The European Union is considering a proposal to set out the use of techniques and technologies for digital surveillance of its 500 million citizens that would include co-operating with the US.
Tomorrow, leading civil rights and justice expert Tony Bunyan will look at the proposal of the EU Future Group report ‘Freedom, Security and Privacy – the area of European Home Affairs’at an event at the Law Society of Ireland organised by the Irish Council for Civil Liberties.
The EU is currently developing a new five-year strategy for justice and home affairs and security policy for 2009-2014. The proposals set out by the Future Group include a range of measures comprising techniques and technologies of surveillance and enhanced co-operation with the US.
Bunyan’s analysis suggests that European governments and EU policy-makers are pursuing means to access and gather personal data on the everyday life of individuals, on the grounds that society will be safe and secure from perceived “threats”.
“The Council of the European Union, the European Commission, national governments, the law enforcement agencies and the multinationals believe that technology, not values and morality, should drive change. They believe they have balanced freedom and security, when all with eyes and ears to see and hear know that liberties and freedoms have been made subservient to the demands of security,” Bunyan said.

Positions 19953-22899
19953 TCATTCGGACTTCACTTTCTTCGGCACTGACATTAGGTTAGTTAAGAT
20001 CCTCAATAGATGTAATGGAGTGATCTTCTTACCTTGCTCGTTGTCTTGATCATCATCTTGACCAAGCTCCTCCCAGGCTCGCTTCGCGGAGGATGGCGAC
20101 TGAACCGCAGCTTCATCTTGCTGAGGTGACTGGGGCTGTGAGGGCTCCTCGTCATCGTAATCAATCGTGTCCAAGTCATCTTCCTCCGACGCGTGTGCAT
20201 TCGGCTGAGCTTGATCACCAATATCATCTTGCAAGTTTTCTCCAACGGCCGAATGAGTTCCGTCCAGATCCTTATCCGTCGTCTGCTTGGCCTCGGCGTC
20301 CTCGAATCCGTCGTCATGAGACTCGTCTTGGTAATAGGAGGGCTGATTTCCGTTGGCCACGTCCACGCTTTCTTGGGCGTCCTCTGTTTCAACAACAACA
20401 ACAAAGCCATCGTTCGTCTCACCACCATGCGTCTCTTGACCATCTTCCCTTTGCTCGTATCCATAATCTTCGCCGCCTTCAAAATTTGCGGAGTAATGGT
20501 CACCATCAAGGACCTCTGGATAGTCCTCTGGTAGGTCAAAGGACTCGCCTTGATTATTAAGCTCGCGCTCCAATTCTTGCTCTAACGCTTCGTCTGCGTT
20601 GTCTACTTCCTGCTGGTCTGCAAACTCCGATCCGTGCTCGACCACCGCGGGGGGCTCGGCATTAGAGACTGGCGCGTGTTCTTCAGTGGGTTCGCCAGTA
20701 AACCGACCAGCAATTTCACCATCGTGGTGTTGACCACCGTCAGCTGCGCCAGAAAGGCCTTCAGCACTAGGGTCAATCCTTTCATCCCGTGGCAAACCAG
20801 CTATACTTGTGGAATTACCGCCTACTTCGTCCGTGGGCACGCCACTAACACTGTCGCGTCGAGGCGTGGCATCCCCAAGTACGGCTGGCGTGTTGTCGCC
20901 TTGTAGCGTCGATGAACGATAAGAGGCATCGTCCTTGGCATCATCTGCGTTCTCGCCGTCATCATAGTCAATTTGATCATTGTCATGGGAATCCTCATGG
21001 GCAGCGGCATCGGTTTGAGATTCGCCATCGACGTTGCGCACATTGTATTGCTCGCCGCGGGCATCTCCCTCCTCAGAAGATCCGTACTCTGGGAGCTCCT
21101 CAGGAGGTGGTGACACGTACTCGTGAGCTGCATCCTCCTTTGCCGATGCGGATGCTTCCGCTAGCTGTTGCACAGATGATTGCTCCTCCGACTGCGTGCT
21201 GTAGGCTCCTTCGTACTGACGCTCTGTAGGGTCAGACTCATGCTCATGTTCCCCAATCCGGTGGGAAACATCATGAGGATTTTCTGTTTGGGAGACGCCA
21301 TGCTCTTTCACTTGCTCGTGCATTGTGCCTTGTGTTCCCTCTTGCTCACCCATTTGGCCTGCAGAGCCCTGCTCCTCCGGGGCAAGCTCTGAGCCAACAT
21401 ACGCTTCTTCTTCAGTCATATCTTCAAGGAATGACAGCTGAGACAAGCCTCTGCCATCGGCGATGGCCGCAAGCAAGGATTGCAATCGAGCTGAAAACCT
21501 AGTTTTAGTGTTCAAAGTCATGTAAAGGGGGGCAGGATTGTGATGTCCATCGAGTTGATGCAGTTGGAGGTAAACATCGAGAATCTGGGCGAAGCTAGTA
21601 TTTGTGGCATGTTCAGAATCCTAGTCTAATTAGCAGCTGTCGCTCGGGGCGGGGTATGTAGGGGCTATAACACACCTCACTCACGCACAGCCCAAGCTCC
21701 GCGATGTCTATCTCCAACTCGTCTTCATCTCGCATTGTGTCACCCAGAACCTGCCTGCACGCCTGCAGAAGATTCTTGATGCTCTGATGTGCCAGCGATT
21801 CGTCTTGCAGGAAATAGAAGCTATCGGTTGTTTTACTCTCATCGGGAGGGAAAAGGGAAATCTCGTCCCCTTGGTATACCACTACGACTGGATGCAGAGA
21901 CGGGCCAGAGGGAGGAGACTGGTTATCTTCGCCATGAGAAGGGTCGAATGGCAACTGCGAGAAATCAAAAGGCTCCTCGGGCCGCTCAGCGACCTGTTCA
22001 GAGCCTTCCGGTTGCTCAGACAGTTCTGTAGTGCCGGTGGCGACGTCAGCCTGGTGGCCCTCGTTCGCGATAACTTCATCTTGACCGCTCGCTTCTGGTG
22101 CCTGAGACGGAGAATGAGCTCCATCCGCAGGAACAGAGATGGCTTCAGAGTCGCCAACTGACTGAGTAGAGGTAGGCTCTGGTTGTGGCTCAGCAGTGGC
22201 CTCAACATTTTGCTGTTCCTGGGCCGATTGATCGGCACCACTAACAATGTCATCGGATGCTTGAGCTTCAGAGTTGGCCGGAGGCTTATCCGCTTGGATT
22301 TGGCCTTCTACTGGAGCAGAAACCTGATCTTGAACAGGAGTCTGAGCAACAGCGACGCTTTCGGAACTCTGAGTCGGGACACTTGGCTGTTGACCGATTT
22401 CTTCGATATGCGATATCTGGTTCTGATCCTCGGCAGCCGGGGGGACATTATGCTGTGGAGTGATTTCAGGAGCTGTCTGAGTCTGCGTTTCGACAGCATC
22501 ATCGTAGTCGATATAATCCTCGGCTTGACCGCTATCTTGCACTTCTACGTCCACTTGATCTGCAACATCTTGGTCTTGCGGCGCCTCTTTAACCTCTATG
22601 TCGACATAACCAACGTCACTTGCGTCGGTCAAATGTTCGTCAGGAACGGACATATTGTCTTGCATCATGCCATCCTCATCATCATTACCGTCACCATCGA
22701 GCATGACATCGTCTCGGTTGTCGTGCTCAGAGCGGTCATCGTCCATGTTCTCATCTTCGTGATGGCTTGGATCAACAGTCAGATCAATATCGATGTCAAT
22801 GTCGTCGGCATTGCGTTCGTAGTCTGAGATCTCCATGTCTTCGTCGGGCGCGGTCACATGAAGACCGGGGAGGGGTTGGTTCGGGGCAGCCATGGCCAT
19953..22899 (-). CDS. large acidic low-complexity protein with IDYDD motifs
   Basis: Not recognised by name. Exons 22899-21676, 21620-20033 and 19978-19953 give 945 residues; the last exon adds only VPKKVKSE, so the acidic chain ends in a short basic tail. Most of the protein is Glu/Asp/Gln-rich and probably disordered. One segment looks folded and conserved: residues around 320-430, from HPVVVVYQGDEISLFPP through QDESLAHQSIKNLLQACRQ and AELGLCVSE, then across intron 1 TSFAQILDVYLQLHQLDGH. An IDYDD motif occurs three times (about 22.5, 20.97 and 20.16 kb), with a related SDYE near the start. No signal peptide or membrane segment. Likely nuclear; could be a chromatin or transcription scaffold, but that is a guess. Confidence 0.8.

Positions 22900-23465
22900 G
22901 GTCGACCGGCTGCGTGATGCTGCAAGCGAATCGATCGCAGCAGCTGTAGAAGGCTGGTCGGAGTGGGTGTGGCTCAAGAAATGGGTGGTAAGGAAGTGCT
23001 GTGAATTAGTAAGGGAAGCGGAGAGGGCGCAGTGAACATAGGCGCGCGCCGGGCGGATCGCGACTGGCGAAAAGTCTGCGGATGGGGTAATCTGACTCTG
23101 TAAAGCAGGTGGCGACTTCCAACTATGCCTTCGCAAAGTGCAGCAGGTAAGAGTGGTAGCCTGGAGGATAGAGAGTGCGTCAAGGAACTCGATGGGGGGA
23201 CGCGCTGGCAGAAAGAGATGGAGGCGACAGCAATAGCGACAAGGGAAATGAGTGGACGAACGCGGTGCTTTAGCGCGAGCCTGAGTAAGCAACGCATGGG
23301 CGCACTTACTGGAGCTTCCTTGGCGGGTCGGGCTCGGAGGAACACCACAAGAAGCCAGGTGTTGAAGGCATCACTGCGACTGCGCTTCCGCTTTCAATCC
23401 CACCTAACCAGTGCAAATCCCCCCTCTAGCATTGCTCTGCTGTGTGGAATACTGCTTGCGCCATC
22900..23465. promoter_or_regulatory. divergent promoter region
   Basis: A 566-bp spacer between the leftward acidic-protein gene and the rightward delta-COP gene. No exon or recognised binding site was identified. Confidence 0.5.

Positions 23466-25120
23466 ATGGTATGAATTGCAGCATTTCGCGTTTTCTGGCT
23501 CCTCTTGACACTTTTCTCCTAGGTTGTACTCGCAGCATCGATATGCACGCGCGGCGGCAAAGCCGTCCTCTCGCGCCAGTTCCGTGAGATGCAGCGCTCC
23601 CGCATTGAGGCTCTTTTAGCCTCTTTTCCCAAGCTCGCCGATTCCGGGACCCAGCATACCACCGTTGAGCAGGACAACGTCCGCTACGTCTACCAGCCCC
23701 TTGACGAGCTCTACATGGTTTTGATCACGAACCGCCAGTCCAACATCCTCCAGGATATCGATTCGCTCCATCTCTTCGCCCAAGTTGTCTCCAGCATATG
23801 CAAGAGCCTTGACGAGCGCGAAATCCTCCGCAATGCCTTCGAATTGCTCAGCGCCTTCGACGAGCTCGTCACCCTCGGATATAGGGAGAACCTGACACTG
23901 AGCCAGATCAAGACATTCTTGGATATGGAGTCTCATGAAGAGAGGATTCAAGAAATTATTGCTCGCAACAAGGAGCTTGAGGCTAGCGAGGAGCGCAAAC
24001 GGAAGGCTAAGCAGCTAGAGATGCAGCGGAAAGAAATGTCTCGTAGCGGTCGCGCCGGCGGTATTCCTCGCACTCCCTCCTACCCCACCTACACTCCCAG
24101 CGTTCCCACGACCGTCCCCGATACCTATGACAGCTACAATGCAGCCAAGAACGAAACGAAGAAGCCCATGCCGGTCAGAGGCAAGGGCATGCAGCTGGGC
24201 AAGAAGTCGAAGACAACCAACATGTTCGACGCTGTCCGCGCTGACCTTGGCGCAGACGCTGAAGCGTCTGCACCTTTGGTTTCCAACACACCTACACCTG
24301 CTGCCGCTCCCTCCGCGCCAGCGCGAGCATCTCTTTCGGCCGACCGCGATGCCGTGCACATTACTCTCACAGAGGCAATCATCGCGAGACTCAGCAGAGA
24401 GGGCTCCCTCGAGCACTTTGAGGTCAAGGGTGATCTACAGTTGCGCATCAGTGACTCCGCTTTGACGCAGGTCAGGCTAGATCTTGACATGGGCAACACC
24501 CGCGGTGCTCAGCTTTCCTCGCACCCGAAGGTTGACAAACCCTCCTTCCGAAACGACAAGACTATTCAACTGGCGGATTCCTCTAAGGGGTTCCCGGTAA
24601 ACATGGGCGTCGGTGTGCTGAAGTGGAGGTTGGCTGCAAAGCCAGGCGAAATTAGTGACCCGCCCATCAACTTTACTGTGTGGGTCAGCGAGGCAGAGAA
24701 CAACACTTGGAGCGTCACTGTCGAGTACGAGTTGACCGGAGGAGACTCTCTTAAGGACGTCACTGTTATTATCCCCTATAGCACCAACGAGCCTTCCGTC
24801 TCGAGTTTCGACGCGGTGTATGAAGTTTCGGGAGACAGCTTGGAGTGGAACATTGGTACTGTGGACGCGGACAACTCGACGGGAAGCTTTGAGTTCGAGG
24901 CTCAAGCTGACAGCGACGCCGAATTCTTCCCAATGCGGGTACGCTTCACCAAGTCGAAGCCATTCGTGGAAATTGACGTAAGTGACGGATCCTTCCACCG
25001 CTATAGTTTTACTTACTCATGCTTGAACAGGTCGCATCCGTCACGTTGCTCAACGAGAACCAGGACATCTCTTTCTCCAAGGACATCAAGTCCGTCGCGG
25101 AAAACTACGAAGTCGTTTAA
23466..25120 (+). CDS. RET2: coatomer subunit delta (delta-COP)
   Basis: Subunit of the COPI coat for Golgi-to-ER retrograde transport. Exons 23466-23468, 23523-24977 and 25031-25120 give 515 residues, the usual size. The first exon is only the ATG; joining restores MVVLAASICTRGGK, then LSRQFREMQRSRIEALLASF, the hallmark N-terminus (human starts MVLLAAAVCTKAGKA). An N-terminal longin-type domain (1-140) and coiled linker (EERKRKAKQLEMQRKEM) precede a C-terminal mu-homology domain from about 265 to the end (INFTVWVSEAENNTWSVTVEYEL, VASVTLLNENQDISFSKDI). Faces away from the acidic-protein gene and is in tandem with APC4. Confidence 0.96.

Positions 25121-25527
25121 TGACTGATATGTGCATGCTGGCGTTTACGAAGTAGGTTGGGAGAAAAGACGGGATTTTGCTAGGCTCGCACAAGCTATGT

“The national and European states require unfettered powers to access and gather masses of personal data on the everyday life of everyone, so that we can all be safe and secure from perceived ‘threats’. But how are we to be safe from the state itself, from its uses and abuses of the data it holds on us?,” he asked.
“If we do not have an open and meaningful debate now, we never will, because by then it will be too late,” Bunyan warned.
By John Kennedy
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